Myanmar's Edible Tea industry
Tea factory workers sort different grades of tea, removing any unwanted bits. The tea is already pickled after having fermenting for many months. It is then sorted and stuffed in to sacks for distribution.
Myanmar differs from all other tea producing nations because the majority of tea produced here is eaten rather than drunk. Fermented in large box's or holes in the ground holding several tonnes and left for anywhere between 3 to 6 months the final product is mixed with onions, chillis, garlic for example producing a Burmese style salad or added to other dishes for flavour creating an industry that is worth millions of dollars every year. Termed 'laphet' in Burmese, this pickled tea is not only unique to the country but is also one of the most important national delicacy's.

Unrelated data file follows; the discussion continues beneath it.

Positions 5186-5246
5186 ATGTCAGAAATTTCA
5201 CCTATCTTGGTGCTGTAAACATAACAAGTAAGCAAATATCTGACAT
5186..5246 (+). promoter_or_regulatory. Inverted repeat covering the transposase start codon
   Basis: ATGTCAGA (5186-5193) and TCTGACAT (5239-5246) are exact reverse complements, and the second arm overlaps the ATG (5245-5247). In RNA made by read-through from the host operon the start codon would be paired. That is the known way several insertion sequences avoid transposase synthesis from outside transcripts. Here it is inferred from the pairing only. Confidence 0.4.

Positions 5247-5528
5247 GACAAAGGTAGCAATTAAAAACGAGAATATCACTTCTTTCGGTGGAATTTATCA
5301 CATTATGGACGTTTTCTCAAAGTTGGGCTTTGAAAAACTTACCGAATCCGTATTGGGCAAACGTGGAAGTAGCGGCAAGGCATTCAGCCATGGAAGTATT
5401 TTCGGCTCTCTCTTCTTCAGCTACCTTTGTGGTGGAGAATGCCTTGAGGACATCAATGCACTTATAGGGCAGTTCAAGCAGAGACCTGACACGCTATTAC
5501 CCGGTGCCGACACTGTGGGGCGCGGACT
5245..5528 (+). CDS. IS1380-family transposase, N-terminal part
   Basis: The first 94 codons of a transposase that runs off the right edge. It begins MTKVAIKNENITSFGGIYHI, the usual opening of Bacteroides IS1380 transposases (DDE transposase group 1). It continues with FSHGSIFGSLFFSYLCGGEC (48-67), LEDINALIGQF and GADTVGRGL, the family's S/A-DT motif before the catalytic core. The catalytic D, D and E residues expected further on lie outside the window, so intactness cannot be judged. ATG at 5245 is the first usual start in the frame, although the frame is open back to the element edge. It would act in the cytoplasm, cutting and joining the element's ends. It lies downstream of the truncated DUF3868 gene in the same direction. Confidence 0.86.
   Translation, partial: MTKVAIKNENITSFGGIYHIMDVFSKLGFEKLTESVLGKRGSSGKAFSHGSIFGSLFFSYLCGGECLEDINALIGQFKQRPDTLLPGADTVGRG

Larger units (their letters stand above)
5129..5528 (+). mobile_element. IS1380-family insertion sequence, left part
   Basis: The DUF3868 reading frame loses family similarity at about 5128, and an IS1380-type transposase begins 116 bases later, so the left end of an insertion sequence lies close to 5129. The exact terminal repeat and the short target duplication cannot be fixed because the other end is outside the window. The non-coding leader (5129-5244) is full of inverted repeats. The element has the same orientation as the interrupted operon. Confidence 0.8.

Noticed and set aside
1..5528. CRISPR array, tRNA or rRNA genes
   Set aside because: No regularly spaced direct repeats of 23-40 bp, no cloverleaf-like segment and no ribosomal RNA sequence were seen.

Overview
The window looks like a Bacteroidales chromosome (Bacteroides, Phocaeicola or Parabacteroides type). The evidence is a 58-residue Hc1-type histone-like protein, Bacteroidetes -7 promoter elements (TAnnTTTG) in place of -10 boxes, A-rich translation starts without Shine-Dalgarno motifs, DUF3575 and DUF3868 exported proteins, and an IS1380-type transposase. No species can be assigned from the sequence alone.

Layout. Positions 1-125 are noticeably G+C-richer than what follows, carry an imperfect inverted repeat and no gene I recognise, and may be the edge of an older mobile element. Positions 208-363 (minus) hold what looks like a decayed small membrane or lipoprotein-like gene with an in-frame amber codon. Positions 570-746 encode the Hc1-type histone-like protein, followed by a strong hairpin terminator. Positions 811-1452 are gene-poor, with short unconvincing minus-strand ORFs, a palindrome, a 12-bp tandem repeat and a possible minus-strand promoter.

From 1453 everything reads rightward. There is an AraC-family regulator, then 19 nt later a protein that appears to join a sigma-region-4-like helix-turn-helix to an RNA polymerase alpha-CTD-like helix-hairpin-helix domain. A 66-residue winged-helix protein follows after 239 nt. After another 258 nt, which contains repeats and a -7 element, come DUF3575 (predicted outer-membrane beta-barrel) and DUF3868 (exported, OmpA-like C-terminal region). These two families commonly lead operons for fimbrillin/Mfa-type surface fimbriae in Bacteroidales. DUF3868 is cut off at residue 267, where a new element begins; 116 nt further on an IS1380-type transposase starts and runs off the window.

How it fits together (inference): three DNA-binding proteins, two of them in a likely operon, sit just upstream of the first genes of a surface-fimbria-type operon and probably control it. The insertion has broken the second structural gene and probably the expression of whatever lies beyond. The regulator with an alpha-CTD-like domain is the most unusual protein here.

The epicentre of Myanmar's tea is a small ridge-topped town called Namshan in Shan State and is inhabited by the Palaung ethnic minority. Believed to be the place where tea seeds were first given to the local people by a Burmese king who had brought them from abroad around 800 years ago. The best pickled tea in the country is made here and almost everyone in the town is invoilved in the industry that every year sends thousands of tonnes of pickled tea to Mandalay and Yangon.